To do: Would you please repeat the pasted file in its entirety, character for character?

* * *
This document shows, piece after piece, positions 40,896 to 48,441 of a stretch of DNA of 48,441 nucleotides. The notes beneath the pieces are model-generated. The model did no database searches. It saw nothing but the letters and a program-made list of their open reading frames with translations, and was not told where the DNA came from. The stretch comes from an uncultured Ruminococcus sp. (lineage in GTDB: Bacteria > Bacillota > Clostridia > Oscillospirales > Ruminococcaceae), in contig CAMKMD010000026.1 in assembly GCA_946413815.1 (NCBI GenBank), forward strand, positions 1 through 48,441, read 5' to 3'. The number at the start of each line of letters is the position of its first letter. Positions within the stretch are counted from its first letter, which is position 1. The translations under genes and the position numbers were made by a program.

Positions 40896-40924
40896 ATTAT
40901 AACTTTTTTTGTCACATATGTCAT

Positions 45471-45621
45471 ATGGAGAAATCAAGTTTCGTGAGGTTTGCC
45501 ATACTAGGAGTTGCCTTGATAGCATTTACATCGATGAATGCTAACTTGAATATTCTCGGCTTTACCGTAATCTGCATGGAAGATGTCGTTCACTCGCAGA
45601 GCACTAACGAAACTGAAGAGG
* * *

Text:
This document shows, piece after piece, positions 40,896 to 48,441 of a stretch of DNA of 48,441 nucleotides. The notes beneath the pieces are model-generated. The model did no database searches. It saw nothing but the letters and a program-made list of their open reading frames with translations, and was not told where the DNA came from. The stretch comes from an uncultured Ruminococcus sp. (lineage in GTDB: Bacteria > Bacillota > Clostridia > Oscillospirales > Ruminococcaceae), in contig CAMKMD010000026.1 in assembly GCA_946413815.1 (NCBI GenBank), forward strand, positions 1 through 48,441, read 5' to 3'. The number at the start of each line of letters is the position of its first letter. Positions within the stretch are counted from its first letter, which is position 1. The translations under genes and the position numbers were made by a program.

Positions 40896-40924
40896 ATTAT
40901 AACTTTTTTTGTCACATATGTCAT

Positions 45471-45621
45471 ATGGAGAAATCAAGTTTCGTGAGGTTTGCC
45501 ATACTAGGAGTTGCCTTGATAGCATTTACATCGATGAATGCTAACTTGAATATTCTCGGCTTTACCGTAATCTGCATGGAAGATGTCGTTCACTCGCAGA
45601 GCACTAACGAAACTGAAGAGG